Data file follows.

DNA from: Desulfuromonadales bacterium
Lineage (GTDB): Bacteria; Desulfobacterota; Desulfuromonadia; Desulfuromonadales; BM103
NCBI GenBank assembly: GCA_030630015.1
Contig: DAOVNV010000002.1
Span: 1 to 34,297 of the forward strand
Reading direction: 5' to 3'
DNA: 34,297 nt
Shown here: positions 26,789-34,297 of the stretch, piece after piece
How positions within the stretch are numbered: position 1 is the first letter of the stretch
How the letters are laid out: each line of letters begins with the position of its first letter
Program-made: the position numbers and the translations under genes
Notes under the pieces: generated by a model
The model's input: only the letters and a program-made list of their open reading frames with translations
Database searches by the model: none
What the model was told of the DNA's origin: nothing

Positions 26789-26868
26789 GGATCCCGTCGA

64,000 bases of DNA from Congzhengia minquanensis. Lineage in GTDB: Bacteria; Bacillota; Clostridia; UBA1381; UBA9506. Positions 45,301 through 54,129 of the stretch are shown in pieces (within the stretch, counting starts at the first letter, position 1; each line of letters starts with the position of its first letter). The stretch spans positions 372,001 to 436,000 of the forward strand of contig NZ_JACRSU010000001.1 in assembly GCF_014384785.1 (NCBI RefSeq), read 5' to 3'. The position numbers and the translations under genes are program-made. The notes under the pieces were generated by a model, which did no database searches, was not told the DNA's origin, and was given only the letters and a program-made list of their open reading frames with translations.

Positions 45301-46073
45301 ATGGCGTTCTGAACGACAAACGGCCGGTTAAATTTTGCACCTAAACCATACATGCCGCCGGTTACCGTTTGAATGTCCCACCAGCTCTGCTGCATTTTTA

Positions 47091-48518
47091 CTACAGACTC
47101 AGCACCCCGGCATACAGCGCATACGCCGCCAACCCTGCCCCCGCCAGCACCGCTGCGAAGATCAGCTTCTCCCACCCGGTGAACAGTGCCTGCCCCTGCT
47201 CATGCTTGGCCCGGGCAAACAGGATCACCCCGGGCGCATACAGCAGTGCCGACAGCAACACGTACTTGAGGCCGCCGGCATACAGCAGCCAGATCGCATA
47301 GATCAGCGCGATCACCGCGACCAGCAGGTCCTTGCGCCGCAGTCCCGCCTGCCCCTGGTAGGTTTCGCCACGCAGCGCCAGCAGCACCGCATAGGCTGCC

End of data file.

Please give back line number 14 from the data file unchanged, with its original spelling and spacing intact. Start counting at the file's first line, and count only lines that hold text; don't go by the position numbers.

Database searches by the model: none